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Combatting Burnout

By George Waggott, founder, Roberto Fonseca-Velazquez, summer law student, George Waggott Law


As millions of workers have moved to remote or hybrid work in in recent years, the lines between work and home life have been blurred. In some cases, this might mean that a

worker can schedule a daily 10 am dog walk or a 2 pm power nap, or otherwise better balance their time in favour of home life. For others, this means that their work has become their whole life. For instance, sitting at a home office desk before having a cup of coffee or changing out of pajamas.


One related development is clear: the blurred lines of home and work life has led to an increase in burnout for many. Analytics company Visier published a 2021 report that found nearly 90% of workers surveyed said they have experienced burnout. So, what can workers do to combat burnout in the context of remote or hybrid work?


An important distinction to make is the difference between burnout and stress. HelpGuide has published guidance which offers a useful way to think about the difference – they define stress as “too much”, meaning too many pressures that demand too much of you physically and mentally. This contrasts to “burnout”, which means feeling empty and mentally exhausted, devoid of motivation and beyond caring. They can sometimes be related to each other, but they are distinct mental states.


A 2021 Wall Street Journal article says that one option is to simply care about your job less, with some employees realizing that not much happens when you do. One employee cited in the article encourages other employees to look at their calendar and daily tasks and “ask yourself: Is this really a thing that is part of my job? Do I really have to do it?”. This process allowed the employee to eliminate many business lunches from her calendar and free up her valuable time to do other important job-related tasks. Similarly, another employee cited in the article ensured non-negotiable life events were included in his weekly calendar including dropping his son off at nursery school.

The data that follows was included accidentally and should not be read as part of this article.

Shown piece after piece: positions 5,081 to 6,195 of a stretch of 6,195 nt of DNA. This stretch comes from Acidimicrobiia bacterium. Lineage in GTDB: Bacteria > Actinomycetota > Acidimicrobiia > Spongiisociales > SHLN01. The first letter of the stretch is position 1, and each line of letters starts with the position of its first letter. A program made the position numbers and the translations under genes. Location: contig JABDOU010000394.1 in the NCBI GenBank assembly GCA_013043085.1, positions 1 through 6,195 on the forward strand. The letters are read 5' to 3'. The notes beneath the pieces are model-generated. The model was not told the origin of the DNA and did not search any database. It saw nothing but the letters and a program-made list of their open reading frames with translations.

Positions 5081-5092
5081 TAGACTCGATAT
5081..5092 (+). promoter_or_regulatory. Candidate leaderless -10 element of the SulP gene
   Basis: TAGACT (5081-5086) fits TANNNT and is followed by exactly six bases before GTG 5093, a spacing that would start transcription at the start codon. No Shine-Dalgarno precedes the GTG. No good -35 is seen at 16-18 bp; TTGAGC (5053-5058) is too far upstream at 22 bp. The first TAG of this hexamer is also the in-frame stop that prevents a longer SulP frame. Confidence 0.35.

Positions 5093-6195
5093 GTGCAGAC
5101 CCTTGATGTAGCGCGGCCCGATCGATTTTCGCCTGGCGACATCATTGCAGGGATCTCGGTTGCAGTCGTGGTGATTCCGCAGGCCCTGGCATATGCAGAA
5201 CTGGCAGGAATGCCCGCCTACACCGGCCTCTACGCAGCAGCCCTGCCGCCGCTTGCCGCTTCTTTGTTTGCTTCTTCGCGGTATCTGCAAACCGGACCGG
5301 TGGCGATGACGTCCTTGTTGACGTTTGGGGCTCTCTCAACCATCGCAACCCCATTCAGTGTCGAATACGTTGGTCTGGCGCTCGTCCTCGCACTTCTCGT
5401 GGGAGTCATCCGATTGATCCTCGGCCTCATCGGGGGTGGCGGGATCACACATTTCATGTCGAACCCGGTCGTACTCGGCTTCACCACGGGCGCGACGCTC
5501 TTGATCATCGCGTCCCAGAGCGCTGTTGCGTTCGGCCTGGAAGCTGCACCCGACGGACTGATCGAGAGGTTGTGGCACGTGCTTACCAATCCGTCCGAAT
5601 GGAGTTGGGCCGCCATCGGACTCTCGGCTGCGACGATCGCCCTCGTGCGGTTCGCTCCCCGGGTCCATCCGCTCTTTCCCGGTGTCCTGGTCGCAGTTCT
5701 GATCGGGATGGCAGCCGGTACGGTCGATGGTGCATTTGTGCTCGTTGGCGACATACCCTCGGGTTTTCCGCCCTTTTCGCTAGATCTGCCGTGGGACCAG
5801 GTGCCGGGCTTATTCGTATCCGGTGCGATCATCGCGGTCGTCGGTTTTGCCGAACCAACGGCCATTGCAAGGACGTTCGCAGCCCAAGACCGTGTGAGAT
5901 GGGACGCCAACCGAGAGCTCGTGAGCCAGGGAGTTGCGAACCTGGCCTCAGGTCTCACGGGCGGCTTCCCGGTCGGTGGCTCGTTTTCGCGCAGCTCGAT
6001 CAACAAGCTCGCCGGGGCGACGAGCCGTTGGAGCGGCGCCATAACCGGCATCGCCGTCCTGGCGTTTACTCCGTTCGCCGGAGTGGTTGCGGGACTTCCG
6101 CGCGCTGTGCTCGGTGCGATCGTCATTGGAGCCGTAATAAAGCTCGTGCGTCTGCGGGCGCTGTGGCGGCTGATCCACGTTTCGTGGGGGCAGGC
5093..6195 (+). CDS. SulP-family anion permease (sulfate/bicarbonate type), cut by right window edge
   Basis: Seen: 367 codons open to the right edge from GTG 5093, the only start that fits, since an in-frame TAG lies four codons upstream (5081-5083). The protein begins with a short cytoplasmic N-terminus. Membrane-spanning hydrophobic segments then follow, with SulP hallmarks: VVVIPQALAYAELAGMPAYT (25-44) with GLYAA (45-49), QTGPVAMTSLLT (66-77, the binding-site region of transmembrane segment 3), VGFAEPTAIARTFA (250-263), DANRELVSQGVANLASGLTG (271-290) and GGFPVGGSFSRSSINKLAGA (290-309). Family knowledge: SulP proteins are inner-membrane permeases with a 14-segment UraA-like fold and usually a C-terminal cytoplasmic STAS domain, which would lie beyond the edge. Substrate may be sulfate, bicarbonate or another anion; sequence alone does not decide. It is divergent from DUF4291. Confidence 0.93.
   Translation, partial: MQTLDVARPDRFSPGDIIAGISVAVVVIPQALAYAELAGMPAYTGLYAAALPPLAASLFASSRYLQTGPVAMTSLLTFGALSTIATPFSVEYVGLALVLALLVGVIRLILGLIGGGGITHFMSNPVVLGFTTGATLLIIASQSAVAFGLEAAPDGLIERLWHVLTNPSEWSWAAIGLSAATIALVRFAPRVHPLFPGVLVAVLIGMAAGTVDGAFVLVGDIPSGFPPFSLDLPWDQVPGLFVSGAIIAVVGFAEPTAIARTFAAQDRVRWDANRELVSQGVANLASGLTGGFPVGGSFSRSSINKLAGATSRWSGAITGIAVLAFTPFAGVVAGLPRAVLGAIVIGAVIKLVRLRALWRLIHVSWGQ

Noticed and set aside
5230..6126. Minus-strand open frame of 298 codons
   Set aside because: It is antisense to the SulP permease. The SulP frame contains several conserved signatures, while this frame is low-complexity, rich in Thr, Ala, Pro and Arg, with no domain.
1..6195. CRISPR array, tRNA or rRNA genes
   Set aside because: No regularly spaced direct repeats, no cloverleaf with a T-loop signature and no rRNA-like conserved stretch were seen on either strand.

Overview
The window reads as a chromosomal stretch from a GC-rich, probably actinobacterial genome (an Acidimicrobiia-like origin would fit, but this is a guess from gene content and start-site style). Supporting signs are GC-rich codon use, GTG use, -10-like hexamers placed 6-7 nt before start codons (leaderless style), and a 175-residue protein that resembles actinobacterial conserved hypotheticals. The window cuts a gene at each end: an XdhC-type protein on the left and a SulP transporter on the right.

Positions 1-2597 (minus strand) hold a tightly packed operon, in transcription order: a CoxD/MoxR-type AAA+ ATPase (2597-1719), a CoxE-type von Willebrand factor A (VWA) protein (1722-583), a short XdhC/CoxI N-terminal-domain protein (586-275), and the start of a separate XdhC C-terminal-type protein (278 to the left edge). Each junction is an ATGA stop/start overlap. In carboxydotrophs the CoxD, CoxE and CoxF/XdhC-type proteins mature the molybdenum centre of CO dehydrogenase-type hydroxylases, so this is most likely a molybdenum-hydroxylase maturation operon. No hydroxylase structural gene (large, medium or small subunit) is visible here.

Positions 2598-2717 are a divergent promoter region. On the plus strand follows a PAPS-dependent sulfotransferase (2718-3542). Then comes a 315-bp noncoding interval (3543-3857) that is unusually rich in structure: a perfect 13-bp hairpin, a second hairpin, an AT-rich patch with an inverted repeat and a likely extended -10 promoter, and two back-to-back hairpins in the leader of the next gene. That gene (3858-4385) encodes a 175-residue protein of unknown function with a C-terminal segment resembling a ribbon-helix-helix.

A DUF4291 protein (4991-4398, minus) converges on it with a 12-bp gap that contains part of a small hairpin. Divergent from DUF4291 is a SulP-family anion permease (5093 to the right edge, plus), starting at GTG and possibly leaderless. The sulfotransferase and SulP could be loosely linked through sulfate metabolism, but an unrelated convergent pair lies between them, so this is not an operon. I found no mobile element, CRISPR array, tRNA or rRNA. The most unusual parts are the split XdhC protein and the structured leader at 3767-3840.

Of course, this kind of flexibility will not always be possible depending on where you work. Some jobs, or some bosses, will demand more than others. So too will the ambitions and goals of some individuals and organizations. However, there is virtue in employees taking a hard look at what can be eliminated from the schedule – and the reality is there is almost always something that can be.


What some employees have found by eliminating tasks is that it allows employees to do

better work and to focus harder on the more important aspects of their jobs. The 2021 article referred to above advised as follows: “You might end up being better at your job. With less on your plate, and more perspective, every task will stop feeling like a fire drill and you can focus on what matters.”



Another option may be to seek out a professional to discuss your mental state such as a therapist or career coach.


Lastly, and importantly while working from home, maintaining a healthy lifestyle will help with burnout. This includes making time for exercise and creating healthy eating habits. These

healthy lifestyle aspects are often the first to go when employees are on verge of burnout, even though most recognize that this should never be the case. Maintaining a healthy lifestyle is a proven way to impact your mood and energy levels which in return will allow you to have a better perspective when dealing with other things including work.


There are ways to combat burnout regardless of your work arrangement. The key is to find what method works for you as an individual and continue to revisit this method often.


For more information about George Waggott Law, please see: www.georgewaggott.com, or contact: george@georgewaggott.com

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